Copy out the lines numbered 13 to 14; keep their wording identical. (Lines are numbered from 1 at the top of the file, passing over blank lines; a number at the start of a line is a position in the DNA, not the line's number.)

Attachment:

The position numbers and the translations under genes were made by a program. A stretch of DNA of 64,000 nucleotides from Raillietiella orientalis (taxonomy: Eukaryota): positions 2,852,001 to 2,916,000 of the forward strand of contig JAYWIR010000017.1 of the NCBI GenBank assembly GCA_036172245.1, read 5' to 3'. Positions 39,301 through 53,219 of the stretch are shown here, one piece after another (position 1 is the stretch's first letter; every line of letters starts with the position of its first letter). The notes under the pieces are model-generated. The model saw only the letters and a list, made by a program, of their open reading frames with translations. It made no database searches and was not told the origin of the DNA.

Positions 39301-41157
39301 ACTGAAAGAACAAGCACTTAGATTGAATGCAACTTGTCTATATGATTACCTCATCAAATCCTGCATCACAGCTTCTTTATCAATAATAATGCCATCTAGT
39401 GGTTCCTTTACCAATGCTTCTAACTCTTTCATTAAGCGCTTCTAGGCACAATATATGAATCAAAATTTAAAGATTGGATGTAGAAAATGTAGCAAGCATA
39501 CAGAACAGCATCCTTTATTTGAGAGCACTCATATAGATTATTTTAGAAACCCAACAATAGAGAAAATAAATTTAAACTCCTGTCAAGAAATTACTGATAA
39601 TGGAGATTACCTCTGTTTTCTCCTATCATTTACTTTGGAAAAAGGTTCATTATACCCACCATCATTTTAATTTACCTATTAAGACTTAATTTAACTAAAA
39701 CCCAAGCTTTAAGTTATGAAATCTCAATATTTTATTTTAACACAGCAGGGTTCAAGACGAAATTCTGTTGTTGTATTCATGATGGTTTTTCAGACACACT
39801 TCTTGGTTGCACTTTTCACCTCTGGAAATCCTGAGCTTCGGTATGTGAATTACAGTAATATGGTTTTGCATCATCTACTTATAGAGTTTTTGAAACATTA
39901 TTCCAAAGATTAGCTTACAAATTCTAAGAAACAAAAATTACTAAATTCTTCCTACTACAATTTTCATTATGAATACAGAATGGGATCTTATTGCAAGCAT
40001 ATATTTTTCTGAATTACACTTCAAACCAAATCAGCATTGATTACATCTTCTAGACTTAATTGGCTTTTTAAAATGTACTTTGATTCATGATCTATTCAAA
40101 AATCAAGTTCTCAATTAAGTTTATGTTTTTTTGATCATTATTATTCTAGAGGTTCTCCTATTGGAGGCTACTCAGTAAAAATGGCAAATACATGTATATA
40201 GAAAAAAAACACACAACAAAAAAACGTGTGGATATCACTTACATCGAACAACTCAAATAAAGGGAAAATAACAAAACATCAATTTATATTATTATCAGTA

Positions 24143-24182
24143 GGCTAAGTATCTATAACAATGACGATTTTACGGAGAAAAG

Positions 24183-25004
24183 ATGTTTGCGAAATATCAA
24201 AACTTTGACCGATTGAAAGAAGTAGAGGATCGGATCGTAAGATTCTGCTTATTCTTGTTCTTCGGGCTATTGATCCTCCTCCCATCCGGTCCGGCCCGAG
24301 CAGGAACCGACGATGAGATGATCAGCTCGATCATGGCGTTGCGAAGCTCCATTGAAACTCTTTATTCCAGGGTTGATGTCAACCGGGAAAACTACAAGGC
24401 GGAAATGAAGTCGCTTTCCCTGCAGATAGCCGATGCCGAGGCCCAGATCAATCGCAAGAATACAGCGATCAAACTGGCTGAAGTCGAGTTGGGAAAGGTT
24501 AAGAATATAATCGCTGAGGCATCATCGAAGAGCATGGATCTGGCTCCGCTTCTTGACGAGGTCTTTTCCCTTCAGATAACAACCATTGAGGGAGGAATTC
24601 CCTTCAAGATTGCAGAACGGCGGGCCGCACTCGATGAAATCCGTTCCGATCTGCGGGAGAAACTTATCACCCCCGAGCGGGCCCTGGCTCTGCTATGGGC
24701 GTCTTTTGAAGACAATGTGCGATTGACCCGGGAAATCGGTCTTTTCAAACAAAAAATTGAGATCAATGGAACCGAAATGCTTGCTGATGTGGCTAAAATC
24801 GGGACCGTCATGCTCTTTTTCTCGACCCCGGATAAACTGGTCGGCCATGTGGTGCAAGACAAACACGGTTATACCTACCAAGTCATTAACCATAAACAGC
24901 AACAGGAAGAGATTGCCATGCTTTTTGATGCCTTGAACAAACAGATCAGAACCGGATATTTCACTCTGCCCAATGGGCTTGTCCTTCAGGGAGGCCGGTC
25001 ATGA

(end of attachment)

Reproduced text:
Positions 24143-24182
24143 GGCTAAGTATCTATAACAATGACGATTTTACGGAGAAAAG